The other day I met with a husband, wife, and their adult son to discuss the parents’ estate plan. We discussed tax planning, avoiding probate, and steps to provide for financial management if either or both spouses become incapacitated.
Then I told the son that he and his sister have a choice. When they inherit from their parents they can either have everything distributed outright to them or have it remain in trust for their benefit. We call these “family protection trusts.” As I explained to the son, family protection trusts provide the following benefits:
- Bankruptcy protection. If either the son or the daughter were to run into financial difficulties, they could declare bankruptcy and still have the family protection trust funds available to them. Their creditors would have no claim against the family protection trusts.
- Divorce protection. Family protection trust funds are more protected in the event of a divorce than funds in the son or daughter’s own names. Whether that protection is absolute depends on state law and how the trust funds are used.
- Protection from lawsuit. If either the son or the daughter were to be sued, the funds in the family protection trust would be protected from any claims.
- Keeps assets in the family (upon death of child). When the son or daughter dies, the funds in their family protection trusts would stay in the family for the benefit of their children. This would be important if the surviving spouse were to remarry.
- Provides for management of assets (for children who might need assistance). Some children are better financial managers than others and a family protection trust can be used to make sure whatever is left to the children is well-managed for their benefit.
- Public benefits. While a family protection trust is not the same as a special needs trust, it can be written so that the funds do not have to be spent down in the event the child becomes disabled and needs to apply for public benefits. This can even be the case when the child becomes elderly herself and needs to apply for MassHealth to cover long-term care costs.
- Avoids double taxation. The funds in the family protection trust will not be included in the taxable estate of the child. While this is irrelevant for just about everyone in terms of federal estate taxes with the threshold currently set at $11.58 million, in Massachusetts, the threshold is $1 million, making many more estates subject to taxation.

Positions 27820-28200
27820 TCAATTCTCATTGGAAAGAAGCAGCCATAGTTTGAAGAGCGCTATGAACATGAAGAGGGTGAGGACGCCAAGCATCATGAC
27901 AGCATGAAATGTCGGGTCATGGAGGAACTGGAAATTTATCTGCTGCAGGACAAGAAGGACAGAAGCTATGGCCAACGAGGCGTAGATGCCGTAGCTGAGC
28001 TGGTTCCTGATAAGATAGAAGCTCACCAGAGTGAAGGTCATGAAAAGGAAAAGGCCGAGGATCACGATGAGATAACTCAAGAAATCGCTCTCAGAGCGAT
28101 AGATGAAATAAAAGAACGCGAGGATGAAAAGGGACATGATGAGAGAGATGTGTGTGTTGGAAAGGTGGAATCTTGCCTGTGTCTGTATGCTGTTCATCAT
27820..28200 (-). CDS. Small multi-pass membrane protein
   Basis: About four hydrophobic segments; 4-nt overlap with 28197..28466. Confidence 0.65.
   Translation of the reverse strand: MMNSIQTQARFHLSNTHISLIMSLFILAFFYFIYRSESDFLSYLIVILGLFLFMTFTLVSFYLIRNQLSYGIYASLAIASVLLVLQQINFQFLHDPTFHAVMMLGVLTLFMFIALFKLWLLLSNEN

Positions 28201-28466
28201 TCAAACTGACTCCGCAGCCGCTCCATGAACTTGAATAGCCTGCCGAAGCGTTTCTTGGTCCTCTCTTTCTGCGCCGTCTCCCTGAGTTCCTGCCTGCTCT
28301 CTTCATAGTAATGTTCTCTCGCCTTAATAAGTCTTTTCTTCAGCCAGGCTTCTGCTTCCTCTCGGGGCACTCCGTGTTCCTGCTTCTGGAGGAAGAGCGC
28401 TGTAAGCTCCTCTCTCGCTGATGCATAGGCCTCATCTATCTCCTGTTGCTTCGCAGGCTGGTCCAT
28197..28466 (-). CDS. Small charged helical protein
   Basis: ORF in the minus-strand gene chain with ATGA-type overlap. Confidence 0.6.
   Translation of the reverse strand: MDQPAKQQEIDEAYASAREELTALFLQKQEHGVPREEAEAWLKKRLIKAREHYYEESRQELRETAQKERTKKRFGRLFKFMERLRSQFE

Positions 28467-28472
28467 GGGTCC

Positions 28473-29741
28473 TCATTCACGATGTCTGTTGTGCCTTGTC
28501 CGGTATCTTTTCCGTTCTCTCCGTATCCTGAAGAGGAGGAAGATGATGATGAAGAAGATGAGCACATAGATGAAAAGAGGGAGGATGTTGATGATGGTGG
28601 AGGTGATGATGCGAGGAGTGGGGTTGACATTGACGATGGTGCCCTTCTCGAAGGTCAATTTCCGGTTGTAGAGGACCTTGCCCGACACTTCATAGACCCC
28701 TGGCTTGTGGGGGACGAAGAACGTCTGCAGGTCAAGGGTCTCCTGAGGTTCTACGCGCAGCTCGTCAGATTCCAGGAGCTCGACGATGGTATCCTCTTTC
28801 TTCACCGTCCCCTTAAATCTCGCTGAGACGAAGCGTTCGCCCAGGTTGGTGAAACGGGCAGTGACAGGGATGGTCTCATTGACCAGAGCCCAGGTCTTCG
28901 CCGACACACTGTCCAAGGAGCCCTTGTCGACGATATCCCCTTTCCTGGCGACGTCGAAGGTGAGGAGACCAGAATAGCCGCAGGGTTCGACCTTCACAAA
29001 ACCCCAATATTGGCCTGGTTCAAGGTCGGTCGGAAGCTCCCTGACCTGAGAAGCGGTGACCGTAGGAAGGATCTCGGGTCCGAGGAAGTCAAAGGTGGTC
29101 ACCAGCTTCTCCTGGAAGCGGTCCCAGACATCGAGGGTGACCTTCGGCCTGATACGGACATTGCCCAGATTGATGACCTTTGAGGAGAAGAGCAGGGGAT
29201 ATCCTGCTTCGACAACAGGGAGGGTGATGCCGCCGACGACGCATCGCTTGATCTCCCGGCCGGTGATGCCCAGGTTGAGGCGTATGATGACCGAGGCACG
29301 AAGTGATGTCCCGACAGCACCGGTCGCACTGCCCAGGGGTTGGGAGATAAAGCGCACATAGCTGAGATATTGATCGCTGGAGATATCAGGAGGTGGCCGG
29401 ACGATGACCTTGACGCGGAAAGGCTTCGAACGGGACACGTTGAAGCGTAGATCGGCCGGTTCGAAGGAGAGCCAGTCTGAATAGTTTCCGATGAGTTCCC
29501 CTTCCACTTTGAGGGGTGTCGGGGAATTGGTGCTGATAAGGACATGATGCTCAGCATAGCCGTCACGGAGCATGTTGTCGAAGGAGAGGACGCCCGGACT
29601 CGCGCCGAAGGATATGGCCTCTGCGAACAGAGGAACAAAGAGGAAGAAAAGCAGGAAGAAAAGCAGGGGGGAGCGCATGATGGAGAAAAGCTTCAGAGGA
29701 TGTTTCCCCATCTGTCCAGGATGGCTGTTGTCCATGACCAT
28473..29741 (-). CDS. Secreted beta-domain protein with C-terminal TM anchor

Of course, with every upside there’s a downside. Family protection trusts do have their drawbacks, which include the following:
- Cost. Our fee for preparing a plan for the parents that includes family protection trusts is somewhat higher than a simpler plan without them. In addition, these trusts provide the strongest protection when a professional trustee is involved, which would require the payment of annual fees, but not until they are funded after both parents have passed away.
- Tax return. Once funded, the trusts must file their own tax returns each year. But they do not pay taxes. The income passes through to the trust beneficiaries. The trust tax returns are for reporting purposes only.
- Depends on child following the rules. While the trusts function best with a professional trustee, most clients choose to name their children as trustees of their own trusts. This saves the cost of a professional trustee, but runs the risk that the child does not follow the guidelines set out in the trust document. If the child begins to treat the trust funds as if it were his own bank account, they could lose the protections described above because the trust could be regarded as a sham.
- Loss of control. When the child is trustee of her own trust, the trust only permits her to take out the trust income on her own. If she needs access to principal, she must appoint an independent trustee. Then the independent trustee has discretion to determine whether it’s appropriate to distribute principal to her as she requests.
After explaining these pros and cons to my clients’ son, he said he would discuss them with his sister and get back to me.